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Exp Neurol. 2009 Jan;215(1):160-6. doi: 10.1016/j.expneurol.2008.09.026. Epub 2008 Oct 22.

Effects of dietary intervention on MRI activity, de- and remyelination in the cuprizone model for demyelination.

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Norwegian Multiple Sclerosis Competence Centre, Department of Neurology, Haukeland University Hospital, N-5021 Bergen, Norway.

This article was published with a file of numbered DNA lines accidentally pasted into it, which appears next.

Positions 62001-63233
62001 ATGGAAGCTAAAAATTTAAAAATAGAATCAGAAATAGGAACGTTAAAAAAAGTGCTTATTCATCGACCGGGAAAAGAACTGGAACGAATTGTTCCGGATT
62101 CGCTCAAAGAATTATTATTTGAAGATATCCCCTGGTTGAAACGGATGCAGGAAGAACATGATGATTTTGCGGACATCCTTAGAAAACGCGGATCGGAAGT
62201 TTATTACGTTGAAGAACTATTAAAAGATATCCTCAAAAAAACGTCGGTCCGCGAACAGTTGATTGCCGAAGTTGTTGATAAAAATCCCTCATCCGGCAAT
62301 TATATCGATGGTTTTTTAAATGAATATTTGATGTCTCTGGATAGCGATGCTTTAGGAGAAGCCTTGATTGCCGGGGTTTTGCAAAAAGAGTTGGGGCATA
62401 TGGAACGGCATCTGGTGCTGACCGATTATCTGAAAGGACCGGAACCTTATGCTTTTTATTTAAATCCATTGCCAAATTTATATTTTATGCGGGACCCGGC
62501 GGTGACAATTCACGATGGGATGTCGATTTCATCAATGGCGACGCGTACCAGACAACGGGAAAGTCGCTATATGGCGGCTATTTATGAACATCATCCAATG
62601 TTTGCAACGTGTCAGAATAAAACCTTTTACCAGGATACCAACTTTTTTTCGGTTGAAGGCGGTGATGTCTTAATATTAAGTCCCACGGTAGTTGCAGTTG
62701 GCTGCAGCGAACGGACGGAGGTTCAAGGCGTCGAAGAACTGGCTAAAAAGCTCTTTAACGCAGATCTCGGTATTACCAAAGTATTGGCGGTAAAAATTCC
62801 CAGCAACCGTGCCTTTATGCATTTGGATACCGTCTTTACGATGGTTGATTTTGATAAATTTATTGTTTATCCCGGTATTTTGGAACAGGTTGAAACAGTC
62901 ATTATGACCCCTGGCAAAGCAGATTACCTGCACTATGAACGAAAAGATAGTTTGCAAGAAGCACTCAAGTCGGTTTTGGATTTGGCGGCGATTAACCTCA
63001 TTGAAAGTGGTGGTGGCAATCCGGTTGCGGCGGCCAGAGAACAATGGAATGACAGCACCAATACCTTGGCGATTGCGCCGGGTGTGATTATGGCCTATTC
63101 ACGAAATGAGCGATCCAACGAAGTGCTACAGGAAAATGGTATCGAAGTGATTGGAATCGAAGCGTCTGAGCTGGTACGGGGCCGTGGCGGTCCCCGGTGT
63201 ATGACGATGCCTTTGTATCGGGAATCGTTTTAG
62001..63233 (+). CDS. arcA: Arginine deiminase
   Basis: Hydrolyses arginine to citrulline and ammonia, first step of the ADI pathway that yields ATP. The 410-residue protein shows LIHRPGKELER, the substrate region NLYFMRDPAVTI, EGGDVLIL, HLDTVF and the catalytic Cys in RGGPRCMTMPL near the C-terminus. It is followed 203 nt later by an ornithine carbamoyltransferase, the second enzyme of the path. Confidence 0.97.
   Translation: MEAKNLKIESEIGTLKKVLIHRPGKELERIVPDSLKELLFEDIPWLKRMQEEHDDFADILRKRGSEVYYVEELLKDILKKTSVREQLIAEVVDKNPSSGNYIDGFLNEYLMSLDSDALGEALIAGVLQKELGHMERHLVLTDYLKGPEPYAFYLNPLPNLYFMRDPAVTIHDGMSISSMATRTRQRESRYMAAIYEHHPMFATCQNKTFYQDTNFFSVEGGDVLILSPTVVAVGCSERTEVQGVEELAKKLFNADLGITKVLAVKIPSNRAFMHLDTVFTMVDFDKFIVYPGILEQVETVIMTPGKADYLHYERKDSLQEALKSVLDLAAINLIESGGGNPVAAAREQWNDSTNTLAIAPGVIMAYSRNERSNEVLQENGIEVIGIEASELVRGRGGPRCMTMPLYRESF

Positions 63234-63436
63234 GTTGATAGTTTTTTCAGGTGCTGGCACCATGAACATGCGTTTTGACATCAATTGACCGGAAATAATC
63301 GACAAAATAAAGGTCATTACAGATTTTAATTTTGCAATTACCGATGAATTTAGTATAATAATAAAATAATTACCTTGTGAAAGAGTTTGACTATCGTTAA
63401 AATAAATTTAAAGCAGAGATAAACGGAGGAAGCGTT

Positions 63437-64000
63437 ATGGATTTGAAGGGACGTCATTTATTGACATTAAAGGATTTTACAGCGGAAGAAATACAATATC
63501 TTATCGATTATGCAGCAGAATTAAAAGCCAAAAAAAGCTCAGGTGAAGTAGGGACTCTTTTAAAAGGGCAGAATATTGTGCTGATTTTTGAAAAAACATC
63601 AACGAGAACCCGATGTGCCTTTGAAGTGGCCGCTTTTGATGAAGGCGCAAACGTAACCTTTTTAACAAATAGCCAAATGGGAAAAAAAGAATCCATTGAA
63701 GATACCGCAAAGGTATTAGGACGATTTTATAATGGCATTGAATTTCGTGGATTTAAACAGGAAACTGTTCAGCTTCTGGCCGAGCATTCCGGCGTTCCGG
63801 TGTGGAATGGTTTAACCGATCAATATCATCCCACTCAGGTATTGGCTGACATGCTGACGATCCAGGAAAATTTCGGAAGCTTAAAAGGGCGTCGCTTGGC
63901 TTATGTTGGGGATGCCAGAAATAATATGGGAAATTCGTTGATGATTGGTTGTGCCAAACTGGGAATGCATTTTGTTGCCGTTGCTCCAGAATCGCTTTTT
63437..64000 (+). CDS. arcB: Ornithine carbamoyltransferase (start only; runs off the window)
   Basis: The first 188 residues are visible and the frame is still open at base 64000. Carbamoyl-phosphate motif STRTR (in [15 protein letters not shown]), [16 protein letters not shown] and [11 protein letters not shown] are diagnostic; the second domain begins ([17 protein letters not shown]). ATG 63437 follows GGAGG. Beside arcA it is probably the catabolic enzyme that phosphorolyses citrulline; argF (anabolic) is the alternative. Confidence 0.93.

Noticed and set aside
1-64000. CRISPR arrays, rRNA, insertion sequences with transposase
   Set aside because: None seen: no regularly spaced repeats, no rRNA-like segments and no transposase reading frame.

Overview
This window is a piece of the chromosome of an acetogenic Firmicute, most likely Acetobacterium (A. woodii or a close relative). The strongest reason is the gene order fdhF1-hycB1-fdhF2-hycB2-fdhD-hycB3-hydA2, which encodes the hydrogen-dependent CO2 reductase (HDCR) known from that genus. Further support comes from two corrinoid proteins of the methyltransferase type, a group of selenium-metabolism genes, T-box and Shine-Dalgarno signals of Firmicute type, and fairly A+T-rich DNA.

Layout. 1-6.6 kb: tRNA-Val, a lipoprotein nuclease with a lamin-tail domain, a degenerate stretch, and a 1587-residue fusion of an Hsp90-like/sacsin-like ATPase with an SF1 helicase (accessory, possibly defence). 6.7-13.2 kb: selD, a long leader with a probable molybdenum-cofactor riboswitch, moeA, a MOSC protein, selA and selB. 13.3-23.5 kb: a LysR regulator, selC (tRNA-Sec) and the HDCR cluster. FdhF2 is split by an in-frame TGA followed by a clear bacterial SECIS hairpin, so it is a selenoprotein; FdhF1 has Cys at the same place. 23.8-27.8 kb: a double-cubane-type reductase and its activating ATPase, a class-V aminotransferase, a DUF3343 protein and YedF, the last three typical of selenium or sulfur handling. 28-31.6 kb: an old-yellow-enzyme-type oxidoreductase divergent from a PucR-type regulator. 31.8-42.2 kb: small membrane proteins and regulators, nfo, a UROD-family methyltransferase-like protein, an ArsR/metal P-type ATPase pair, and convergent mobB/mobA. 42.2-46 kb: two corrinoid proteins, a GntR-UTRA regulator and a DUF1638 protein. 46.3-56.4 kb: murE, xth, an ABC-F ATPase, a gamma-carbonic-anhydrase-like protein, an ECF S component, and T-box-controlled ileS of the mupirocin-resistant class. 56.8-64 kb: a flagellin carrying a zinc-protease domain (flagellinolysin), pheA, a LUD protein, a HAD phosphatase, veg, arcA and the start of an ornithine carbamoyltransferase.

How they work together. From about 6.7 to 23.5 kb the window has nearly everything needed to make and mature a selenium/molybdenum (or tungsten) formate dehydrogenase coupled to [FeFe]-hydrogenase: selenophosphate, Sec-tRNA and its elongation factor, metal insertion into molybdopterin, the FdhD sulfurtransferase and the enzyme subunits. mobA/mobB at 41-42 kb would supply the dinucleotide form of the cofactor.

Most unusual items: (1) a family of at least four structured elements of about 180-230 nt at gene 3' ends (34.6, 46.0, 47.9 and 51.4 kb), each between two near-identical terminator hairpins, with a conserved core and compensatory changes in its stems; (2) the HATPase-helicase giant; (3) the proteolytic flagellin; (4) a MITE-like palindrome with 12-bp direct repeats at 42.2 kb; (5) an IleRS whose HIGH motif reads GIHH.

Whether differences in diet composition may influence demyelinating diseases remains controversial. The aim of this study was to analyse if diets with a different composition of polyunsaturated fatty acids (PUFAs) could influence demyelination and remyelination in cuprizone fed mice, a widely used animal model for de- and remyelination. C57Bl/6 mice were fed with 0.2% cuprizone on three different diets. The diets consisted of the same ingredients, except the lipid source, which came from 1) salmon fillets rich in marine n-3 polyunsaturated fatty acids (PUFAs), 2) cod liver oil rich in marine n-3 PUFAs, or 3) a control diet containing soybean oil rich in n-6 PUFAs. After 5 weeks of cuprizone treatment, the mice given salmon-cuprizone had significantly less hyperintense lesion volume on brain magnetic resonance imaging (MRI) than the two other groups (P<0.0005). After 6 weeks of cuprizone treatment, the salmon-cuprizone group had less demyelination in the corpus callosum, as measured with luxol fast blue (LFB) (P<0.0005) and anti-proteolipid protein (PLP) (P=0.014). The salmon-cuprizone group also had enhanced remyelination compared to the cod liver oil-cuprizone group (LFB; P=0.003, PLP; P=0.018). This study indicates that a fish rich diet may offer a protective role in demyelination. The source of N-3 PUFAs, or other components in the fish, may be important, as no effect of a cod liver oil based diet was observed. This may be of importance related to the discrepant results in dietary intervention studies for demyelinating diseases.

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